¶ 21 Here, when we consider the testimony and evidence presented at trial, we find it supports the jury's verdict. First, defendant's contention that defendant did not stab the victim because defendant could not have inflicted the wounds to the right side of the victim's body, fails to consider the entirety of Dr. James Filkins' testimony. Dr. Filkins, who performed the victim's autopsy, testified the victim suffered stab wound injuries to his lungs, liver, pulmonary artery and various muscle tissue. The victim also sustained the following stab wounds: two to his left shoulder, located on the top and front of the shoulder; two to his chest, which involved his right lung, pulmonary artery and liver; one to his right hip; and three to his back, located on the upper left (which struck the lung), right side and lower left side of his back. The victim suffered multiple stab wounds to various parts of his body, which are consistent with the testimony that defendant and the victim were on the ground struggling as they fought one another.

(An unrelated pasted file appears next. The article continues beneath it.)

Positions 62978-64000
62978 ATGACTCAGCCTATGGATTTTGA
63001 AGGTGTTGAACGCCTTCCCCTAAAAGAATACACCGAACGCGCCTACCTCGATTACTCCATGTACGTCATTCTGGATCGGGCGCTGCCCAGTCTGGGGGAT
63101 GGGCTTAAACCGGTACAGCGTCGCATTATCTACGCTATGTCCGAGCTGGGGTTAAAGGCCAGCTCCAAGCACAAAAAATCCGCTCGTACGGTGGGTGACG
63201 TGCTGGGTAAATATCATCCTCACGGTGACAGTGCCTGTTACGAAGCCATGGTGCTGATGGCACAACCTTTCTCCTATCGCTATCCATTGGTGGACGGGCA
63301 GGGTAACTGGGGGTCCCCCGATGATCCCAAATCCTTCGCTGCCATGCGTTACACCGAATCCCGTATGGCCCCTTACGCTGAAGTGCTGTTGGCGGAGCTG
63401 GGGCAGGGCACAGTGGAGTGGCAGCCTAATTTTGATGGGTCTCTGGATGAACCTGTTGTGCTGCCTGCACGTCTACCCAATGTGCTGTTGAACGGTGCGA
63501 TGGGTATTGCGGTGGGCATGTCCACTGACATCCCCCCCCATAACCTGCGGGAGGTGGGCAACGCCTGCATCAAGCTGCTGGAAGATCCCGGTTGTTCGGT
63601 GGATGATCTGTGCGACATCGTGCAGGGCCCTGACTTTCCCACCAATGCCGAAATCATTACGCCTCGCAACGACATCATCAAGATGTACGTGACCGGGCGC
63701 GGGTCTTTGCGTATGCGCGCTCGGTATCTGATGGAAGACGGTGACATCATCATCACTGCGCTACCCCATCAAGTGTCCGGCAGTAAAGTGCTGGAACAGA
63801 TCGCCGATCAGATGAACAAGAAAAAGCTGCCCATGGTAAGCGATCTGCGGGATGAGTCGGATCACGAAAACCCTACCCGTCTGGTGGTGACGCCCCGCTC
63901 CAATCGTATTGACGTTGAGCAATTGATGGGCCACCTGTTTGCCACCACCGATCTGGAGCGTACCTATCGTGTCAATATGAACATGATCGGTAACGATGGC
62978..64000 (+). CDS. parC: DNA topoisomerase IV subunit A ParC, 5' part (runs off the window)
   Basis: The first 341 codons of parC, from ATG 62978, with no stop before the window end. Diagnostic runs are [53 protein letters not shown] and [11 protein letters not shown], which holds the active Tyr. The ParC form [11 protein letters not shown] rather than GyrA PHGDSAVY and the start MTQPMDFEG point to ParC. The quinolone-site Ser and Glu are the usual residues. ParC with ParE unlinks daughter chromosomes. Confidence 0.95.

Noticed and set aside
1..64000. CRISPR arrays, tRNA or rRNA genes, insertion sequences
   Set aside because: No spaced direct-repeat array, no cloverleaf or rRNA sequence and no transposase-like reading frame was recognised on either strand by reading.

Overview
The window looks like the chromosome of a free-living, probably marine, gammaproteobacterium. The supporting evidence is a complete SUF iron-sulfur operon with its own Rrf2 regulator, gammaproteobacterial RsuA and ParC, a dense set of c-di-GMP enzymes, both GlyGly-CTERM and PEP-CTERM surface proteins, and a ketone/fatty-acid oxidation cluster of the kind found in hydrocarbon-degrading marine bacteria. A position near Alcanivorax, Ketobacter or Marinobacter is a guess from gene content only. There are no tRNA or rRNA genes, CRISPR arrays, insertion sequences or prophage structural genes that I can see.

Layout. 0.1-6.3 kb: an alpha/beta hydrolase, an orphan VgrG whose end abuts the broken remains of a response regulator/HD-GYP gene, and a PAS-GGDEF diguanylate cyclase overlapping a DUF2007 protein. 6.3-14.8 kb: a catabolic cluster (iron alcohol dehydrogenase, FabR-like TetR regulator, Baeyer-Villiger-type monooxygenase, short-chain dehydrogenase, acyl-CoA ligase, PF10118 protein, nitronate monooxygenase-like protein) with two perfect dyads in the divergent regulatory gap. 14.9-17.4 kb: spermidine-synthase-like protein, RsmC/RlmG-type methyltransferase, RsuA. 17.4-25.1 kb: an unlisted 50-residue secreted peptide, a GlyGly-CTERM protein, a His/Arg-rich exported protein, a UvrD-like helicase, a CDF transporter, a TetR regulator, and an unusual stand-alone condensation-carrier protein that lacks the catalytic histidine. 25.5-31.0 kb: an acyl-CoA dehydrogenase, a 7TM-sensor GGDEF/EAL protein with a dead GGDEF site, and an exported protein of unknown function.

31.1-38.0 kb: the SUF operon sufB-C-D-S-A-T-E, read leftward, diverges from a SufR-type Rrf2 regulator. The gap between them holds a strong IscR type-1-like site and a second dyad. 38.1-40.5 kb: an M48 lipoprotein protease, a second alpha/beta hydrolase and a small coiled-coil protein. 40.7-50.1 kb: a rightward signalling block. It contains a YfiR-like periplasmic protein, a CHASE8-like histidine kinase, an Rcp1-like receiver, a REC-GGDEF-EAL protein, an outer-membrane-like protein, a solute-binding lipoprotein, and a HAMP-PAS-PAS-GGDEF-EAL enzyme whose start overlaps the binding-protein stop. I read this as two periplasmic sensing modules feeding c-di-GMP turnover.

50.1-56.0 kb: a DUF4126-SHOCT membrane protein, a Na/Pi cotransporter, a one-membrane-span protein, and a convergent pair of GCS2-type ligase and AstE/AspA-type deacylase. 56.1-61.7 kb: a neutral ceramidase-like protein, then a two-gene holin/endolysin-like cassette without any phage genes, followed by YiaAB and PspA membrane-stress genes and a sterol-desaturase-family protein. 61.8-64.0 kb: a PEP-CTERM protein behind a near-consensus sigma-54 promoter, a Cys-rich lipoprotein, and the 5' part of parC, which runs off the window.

¶ 22 Second, defendant's contention that Miguel Soria's "unimpeached" testimony "corroborates the physical evidence" is not persuasive. Although defendant states Soria's testimony corroborates the "physical evidence," defendant proceeds to argue that Soria's testimony should be believed because the other eyewitness testimony was inconsistent and therefore not believable. The jury heard Soria testify that another man ran up to the two individuals fighting and stabbed the victim. The jury also heard Soria's testimony that he never spoke with police officers after the incident regarding what he observed. The jurors did not find Soria's testimony credible or believable and rejected it when they returned a guilty verdict. Soria's testimony conflicted with the eyewitness testimony that only defendant and the victim were fighting and Soria was the only witness to testify that another individual stabbed the victim. Soria was also about 40 feet from the scene, whereas the other eyewitnesses were in close proximity to where the altercation was taking place. Further, Soria's testimony was also doubtful because he did not remember anyone throwing a brick during the fight whereas the other eyewitnesses testified as to a brick being thrown and at least one brick was recovered from the scene. It was for the jury to determine the credibility of the witnesses and the weight to be afforded their testimony. See People v. Sutherland, 223 Ill.2d 187, 242, 307 Ill.Dec. 524, 860 N.E.2d 178 (2006). Here, the jury found the evidence was sufficient to sustain defendant's conviction for second-degree murder and this finding is not so unreasonable, improbable or unsatisfactory as to create a reasonable doubt of defendant's guilt.